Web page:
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Saturday/Sunday, Feb. 18-19, 2012: Propane facility, USPS problems and Catholic beliefs

Supporting propane facility

I live on a fixed income in Searsport, just like a lot of people in town. I am supporting the Searsport propane facility for two reasons. We need the tax base and we need jobs. We can’t live on tourism — as anyone knows who lives in a coastal community, tourism is seasonal. I am fully behind the project.

Joseph Ashey


USPS debt from prefunding

The U.S. Postal Service faces an uncertain future. I attended a “teach-in” in Ellsworth on Feb. 1 and have looked further into the matter.

In a recent letter Sen. Susan Collins cited hefty numbers for shaky conclusions. She maintains USPS retiree health benefits are in jeopardy if not prefunded 75 years into the future. Last week the Postal Inspector General — charged with impartial oversight of the USPS — reported “over $326 billion to address future liabilities” are currently held in the service’s retiree health fund and two pension plans, “prefunding combined pension and retiree health care obligations at 91%.” He noted, “The federal government does not prefund its retiree health benefits at all, and the military is funded at a 35% level.”

Vermont’s Sen. Bernie Sanders offered this take on USPS retirement liabilities: “Even if there are no further contributions from the Post Office, and if the fund simply collects 3.5 to 4 percent interest every year, that account will be fully funded in 21 years.”

Sen. Collins has coauthored legislation, S. 1789, that would trim by 20 percent the service’s staggering $5.5 billion annual prefunding obligation. If the USPS is not profitable in two years, the bill prescribes drastic cuts in service.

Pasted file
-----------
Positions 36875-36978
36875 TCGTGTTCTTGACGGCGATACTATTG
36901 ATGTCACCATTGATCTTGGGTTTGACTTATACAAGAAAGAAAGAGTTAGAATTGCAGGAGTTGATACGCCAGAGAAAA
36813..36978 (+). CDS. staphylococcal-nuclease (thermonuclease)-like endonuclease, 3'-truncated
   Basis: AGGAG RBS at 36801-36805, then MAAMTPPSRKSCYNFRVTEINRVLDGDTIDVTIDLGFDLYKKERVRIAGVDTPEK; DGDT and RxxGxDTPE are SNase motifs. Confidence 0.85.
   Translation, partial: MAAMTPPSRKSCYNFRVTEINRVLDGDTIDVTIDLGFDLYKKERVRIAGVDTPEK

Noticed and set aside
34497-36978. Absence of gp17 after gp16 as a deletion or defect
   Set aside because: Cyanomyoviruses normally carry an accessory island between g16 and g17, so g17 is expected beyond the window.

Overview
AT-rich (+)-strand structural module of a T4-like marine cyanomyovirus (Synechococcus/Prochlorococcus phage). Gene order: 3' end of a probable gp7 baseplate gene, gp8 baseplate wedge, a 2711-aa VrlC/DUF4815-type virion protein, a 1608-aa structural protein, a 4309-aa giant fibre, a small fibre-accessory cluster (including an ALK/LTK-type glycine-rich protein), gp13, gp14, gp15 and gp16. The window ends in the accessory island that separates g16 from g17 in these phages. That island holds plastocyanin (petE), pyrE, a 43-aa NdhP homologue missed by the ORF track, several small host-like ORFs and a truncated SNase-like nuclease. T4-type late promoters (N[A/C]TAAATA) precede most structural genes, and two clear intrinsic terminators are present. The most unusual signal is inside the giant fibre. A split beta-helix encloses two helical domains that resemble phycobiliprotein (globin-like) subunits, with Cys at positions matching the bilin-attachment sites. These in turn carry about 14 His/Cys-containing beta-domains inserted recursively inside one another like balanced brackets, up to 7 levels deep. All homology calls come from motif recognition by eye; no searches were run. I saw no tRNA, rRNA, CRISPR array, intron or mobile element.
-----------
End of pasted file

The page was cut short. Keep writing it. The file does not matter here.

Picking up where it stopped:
Most of USPS debt comes from prefunding. Sen. Sanders has introduced a bill, S. 1853, that would relieve the prefunding burden and maintain and expand service levels. My hope is that Sen. Collins will review her numbers and see that things are not really so dire.

William Nelson


Beliefs of the Catholic Church

In response to William Slavick’s recent letter to the editor, “Catholic Inconsistency”: When presenting your opinion, it is fair to make statements that are controversial, but not to incorrectly represent the beliefs of others. I wish to clarify the truth and consistency of beliefs presented by the Catholic Church.

First, the church teaches that contraception (not just abortion) violates natural law. Secondly, the “Doctrine of Reception” as referred to by Mr. Slavick is not official Catholic doctrine and should not be presented as such.

Mr. Slavick also refers to John Paul II’s and Benedict XVI’s anti-council redefinition of primacy of conscience. With just a little research, one can discover that these popes have been consistent with the teachings of Vatican Council II, both in holding personal conscience in the highest esteem and in expecting Catholics to form their consciences according to objective truth, not just “what your heart tells you is right.”

Sarah M. Menkin


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